The Value of Uniqueness: Non-Fungible Tokens in the Age of Name, Image and LikenessJuly 8, 2021 – Advisories
A vintage baseball card of Hall-of-Fame shortstop Honus Wagner reportedly sold for a record $3.25 million last October in the midst of a pandemic-fueled surge in collectibles and memorabilia sales. Produced by American Tobacco Company between 1909 and 1911 as a cigarette box insert, only around 50 copies of the card still exist in the world today as Wagner cut the production of his card short.
Two competing explanations exist of why: Wagner worried about the health of the children purchasing cigarettes to obtain his card or not receiving enough payment for the usage of his name, image and likeness by the tobacco company. Whichever explanation is true, the resulting rarity of this card and Wagner’s talent as a player have perennially made it one of the most valuable in the world. “The Card”, as it is known among collectors, is frequently subject to forgery and manipulation, including a well-publicized case in 2013, where a sports-memorabilia executive pled guilty in federal court to fraud, admitting that he trimmed the sides of a Wagner card to improve its appearance and increase its value.
In this environment of high prices and cards of dubious authenticity, collectors rely on third-party authentication service providers such as Professional Sports Authenticator, to confirm the provenance of the most valuable cards. Indeed, when it comes to collectible baseball cards, fine artwork or other unique assets, assessing the provenance and authenticity of the asset is paramount. A (relatively) new form of digital asset, the non-fungible token or NFT, promises to better provide proof of authenticity by ensuring that each NFT is uniquely identifiable, through code.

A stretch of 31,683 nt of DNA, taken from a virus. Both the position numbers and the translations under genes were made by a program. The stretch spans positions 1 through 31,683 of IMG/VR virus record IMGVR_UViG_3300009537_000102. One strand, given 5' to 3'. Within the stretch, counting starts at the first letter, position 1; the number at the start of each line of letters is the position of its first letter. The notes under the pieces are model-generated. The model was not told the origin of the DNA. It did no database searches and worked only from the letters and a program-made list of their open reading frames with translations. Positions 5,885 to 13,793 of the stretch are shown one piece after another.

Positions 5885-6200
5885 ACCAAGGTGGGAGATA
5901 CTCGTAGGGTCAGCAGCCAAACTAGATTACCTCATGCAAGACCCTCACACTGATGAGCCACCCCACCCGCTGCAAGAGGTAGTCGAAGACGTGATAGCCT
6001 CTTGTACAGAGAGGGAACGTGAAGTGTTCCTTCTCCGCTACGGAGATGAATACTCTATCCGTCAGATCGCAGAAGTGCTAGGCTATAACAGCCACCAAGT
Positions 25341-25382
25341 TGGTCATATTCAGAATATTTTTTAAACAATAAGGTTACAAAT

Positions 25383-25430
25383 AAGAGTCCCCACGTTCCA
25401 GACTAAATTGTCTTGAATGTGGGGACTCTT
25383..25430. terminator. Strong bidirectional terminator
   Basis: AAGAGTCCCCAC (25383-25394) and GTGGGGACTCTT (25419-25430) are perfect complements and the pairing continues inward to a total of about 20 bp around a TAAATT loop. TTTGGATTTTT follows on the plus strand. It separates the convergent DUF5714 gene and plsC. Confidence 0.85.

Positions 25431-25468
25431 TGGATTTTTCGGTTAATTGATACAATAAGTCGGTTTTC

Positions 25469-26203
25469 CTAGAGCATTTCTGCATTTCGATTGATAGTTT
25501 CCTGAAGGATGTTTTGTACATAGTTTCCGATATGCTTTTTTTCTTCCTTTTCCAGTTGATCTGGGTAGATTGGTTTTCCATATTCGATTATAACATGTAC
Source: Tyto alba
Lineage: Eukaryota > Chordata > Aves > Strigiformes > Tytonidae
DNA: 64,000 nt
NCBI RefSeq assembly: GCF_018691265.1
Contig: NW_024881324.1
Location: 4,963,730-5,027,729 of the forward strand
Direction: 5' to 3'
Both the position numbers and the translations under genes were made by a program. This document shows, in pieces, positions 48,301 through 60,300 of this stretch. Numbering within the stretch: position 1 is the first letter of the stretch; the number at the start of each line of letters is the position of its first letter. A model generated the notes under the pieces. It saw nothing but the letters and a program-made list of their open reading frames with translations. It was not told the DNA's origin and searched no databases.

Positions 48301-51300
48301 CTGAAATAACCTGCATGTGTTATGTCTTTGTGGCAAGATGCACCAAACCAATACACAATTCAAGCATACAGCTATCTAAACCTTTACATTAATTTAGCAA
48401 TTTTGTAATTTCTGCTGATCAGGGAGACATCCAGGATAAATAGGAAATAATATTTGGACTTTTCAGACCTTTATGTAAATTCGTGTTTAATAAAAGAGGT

Around the same time as the sale of Wagner’s card last year, the open beta of NBA Top Shot, a digital collectibles marketplace of NFTs was launched by the National Basketball Association. The NBA partnered with consumer blockchain company, Dapper Labs, to launch Top Shot and it has reportedly produced over $500 million in sales with more than 800,000 accounts.1 Fans may purchase packs of NFTs on the Top Shot website consisting of video highlights of NBA stars that are officially licensed by the NBA. These NFTs may be showcased or re-sold by fans.
Although Top Shot and other record setting NFT-sales, such as the $69 million sale by American digital artist Beeple in March 2021, have recently raised public awareness of NFTs to new levels, non-fungible tokens have been around since at least 2017 when Dapper Labs launched Cryptokitties allowing users to purchase, collect, breed and sell, unique virtual kittens on the Ethereum blockchain.
University Athletes and Universities Are Looking at NFTs For New Revenue Sources
NFTs are drawing the attention of college athletes looking to exercise greater control over the use and commercialization of their own name, image and likeness. In April, University of Iowa senior Luke Garza auctioned off an NFT featuring multiple pictures of himself in action for approximately $41,000 on the NFT marketplace, Opensea. The sale also included a game of HORSE with Garza and other non-token perks. Importantly, the auction occurred after Garza’s four-season college career for which he was named best player in men’s college basketball. This is because until recently, college athletes have not been allowed to receive compensation for the use of their name, image or likeness under existing NCAA rules.2
See Goulston’s other College Sports Advisories on Name, Image and Likeness:
Universities are also looking at NFTs as potential revenue sources. Last month, the University of California, Berkeley announced the sale of NFTs of invention disclosures forms filed by the creators of CRISPR and cancer immunology technology.3 It was reported that 85% proceeds of the auction proceeds would go to the university to fund research and it would receive 10% of any subsequent resale of the NFT. And, the pandemic has placed stress on the revenues of athletic departments. In light of this, other institutions may begin to review their own archives to determine what might be turned into an NFT.
As the landscape and laws around NIL rapidly evolve, universities and university athletes can be expected to utilize NFTs as a new, unique asset class, with the promise of allowing the school or athlete to exercise greater control over use of their respective NIL rights.
What is an NFT?